Chad Ryan DeSoto, 21, of Tamuning is accused of driving a Toyota Yaris onto a sidewalk and striking seven tourists Tuesday night at an upscale shopping area fronting the Outrigger Guam Resort in Tumon Bay, Guam police spokesman A.J. Balajadia said. DeSoto continued driving on the sidewalk, crashing into the wall of a convenience store. He then left his car and started stabbing people, police said.
DeSoto is charged with two counts of murder, 13 counts of attempted murder and 13 counts of aggravated assault, Balajadia said. No motive or other details on the investigation were released.
DeSoto was scheduled due to appear before a magistrate judge the Superior Court of Guam on Wednesday to be formally charged.
Japan Chief Cabinet Secretary Yoshihide Suga said 14 Japanese tourists were attacked, including two who died. Two of the injured have been released from the hospital after being treated, Suga said.
Japanese media reported the dead were two women aged 28 and 82 and the survivors included an 8-month-old baby.
An official with Japanese travel operator H.I.S. Co. said eight of its customers were injured in the attack — including some with broken bones — but none were killed.
The wreck and alleged knife attack among high-end boutiques and hotels in Tumon Bay's Pleasure Island district sent frightened hotel guests and others fleeing for safety.
A woman at a nearby café with friends told the Pacific Daily News she saw the car plow through the driveway and into a convenience store at the resort. Ashley Quichocho, 18, of Dededo said the driver got out, ran up to bystanders and began stabbing them.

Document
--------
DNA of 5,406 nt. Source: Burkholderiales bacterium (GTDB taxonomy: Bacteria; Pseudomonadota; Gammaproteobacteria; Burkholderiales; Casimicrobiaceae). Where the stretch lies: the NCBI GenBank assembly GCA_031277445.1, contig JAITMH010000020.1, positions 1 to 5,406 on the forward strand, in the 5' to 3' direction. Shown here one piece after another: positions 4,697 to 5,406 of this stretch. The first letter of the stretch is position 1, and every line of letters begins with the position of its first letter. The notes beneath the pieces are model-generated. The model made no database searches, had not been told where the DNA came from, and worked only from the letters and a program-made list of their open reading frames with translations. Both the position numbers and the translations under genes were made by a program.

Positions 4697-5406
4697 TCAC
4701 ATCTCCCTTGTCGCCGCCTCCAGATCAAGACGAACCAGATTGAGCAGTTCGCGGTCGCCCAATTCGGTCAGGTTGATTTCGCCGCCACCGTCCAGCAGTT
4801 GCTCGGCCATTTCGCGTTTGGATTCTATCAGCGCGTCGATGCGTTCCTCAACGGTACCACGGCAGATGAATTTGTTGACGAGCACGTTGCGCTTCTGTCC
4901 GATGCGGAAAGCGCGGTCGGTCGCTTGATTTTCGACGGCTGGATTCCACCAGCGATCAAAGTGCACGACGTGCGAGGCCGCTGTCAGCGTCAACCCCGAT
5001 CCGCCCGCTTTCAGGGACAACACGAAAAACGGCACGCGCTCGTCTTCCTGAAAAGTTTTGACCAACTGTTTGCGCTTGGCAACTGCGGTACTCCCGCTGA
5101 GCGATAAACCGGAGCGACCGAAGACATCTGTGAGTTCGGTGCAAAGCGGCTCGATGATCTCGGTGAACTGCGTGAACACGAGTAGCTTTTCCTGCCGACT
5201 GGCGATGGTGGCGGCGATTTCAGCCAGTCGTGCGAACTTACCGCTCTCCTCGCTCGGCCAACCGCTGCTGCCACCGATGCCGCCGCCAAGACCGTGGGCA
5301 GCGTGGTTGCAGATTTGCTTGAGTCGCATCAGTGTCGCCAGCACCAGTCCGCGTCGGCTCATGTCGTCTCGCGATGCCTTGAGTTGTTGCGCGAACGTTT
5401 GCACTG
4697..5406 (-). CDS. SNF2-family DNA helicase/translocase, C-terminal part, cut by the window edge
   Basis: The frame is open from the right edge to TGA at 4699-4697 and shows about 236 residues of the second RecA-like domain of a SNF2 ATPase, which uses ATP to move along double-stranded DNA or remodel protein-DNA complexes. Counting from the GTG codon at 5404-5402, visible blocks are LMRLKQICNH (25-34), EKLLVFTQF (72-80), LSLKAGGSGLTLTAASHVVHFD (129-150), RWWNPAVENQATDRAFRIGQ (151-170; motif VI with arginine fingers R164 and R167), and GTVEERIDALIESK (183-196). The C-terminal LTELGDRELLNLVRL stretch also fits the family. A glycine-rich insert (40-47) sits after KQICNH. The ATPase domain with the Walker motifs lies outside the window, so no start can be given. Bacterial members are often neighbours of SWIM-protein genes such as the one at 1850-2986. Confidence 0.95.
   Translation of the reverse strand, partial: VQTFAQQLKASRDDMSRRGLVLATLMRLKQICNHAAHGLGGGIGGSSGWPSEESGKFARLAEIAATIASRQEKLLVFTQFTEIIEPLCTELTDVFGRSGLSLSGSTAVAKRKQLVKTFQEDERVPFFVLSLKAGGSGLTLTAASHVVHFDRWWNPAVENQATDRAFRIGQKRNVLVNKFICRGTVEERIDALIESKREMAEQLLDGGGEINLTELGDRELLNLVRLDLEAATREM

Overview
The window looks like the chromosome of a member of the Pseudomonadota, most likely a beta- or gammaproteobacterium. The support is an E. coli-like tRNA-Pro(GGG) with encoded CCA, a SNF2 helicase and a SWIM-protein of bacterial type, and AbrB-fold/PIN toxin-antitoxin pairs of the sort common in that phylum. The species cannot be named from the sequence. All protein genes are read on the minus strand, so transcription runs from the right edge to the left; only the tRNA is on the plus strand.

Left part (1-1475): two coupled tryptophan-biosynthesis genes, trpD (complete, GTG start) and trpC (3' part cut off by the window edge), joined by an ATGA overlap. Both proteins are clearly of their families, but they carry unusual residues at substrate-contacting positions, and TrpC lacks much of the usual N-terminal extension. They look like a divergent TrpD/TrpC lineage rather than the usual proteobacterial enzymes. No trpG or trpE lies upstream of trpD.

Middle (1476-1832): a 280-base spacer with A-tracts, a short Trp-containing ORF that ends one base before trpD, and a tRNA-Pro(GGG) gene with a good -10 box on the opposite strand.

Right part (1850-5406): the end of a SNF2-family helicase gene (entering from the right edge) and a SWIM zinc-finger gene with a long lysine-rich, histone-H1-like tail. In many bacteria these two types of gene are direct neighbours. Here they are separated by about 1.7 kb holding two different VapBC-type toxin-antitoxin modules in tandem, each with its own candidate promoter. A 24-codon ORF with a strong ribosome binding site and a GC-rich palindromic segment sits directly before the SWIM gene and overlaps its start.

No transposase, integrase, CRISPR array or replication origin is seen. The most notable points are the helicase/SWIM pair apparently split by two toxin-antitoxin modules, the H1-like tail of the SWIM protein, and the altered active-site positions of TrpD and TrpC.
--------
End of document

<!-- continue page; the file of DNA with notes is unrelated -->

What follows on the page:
"He started stabbing someone, and I started freaking out," Quichocho said. "He was just running back and forth stabbing people."
Quichocho said she ran to the second floor of the hotel with other guests to escape.
Guam Gov. Eddie Calvo issued a statement addressed to "the people of Japan" saying the perpetrator would be prosecuted "to the fullest extent of the law." Calvo said he is committed to ensuring the safety of visitors to Guam and would increase the police presence in the visitor district.
"This was an isolated incident — something that just doesn't happen in our community," Calvo said. "We are shocked, we are grieving with the families, and we extend our deepest condolences to those hurt."
Guam, U.S. territory and tropical island just 1,500 miles or three hours south of Tokyo by airplane, is heavily dependent on tourism — particularly from Japan — for its economy. It's well known for scuba diving, white beaches and historic World War II battle sites.
Japanese accounted for 73 percent of the 1.1 million visitors to Guam in the 2011 fiscal year, according to Guam Visitors Bureau data. South Koreans were 13 percent followed by 4 percent from Taiwan.
Mark Baldyga, Guam Visitors Bureau chairman, stressed the incident was unusual.
"Guam has long been considered as one of the safest tourist destinations in the region and it remains so today," he said in a statement. "U.S. federal immigration and customs protect our borders, and we dedicate substantial resources to ensuring that Guam remains a warm, friendly and completely safe holiday destination."
Guam, which has a population of about 180,000 and is just 30 miles long, is home to major U.S. naval and air bases. The U.S. also has plans to move several thousand Marines to Guam from the southern Japanese island of Okinawa.
Associated Press writer Malcolm Foster in Tokyo contributed to this report.